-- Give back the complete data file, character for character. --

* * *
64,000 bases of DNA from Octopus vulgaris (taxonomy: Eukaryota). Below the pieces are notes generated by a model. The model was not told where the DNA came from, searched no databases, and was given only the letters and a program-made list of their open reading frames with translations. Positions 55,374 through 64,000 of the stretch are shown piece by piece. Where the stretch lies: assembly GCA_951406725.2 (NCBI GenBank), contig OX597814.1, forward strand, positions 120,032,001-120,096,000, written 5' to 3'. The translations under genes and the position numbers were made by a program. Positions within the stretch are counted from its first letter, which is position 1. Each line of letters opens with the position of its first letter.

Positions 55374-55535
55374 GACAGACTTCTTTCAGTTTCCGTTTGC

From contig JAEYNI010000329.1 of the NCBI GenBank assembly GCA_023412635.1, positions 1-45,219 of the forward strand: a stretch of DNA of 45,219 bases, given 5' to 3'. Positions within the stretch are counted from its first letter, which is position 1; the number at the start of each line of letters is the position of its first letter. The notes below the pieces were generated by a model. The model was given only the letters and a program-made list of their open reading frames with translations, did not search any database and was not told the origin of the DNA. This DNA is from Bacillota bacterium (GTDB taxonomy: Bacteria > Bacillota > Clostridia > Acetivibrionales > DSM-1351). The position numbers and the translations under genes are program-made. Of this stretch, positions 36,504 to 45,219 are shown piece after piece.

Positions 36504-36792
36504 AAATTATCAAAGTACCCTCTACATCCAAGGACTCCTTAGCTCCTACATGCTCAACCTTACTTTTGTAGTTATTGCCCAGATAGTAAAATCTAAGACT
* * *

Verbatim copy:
64,000 bases of DNA from Octopus vulgaris (taxonomy: Eukaryota). Below the pieces are notes generated by a model. The model was not told where the DNA came from, searched no databases, and was given only the letters and a program-made list of their open reading frames with translations. Positions 55,374 through 64,000 of the stretch are shown piece by piece. Where the stretch lies: assembly GCA_951406725.2 (NCBI GenBank), contig OX597814.1, forward strand, positions 120,032,001-120,096,000, written 5' to 3'. The translations under genes and the position numbers were made by a program. Positions within the stretch are counted from its first letter, which is position 1. Each line of letters opens with the position of its first letter.

Positions 55374-55535
55374 GACAGACTTCTTTCAGTTTCCGTTTGC

From contig JAEYNI010000329.1 of the NCBI GenBank assembly GCA_023412635.1, positions 1-45,219 of the forward strand: a stretch of DNA of 45,219 bases, given 5' to 3'. Positions within the stretch are counted from its first letter, which is position 1; the number at the start of each line of letters is the position of its first letter. The notes below the pieces were generated by a model. The model was given only the letters and a program-made list of their open reading frames with translations, did not search any database and was not told the origin of the DNA. This DNA is from Bacillota bacterium (GTDB taxonomy: Bacteria > Bacillota > Clostridia > Acetivibrionales > DSM-1351). The position numbers and the translations under genes are program-made. Of this stretch, positions 36,504 to 45,219 are shown piece after piece.

Positions 36504-36792
36504 AAATTATCAAAGTACCCTCTACATCCAAGGACTCCTTAGCTCCTACATGCTCAACCTTACTTTTGTAGTTATTGCCCAGATAGTAAAATCTAAGACT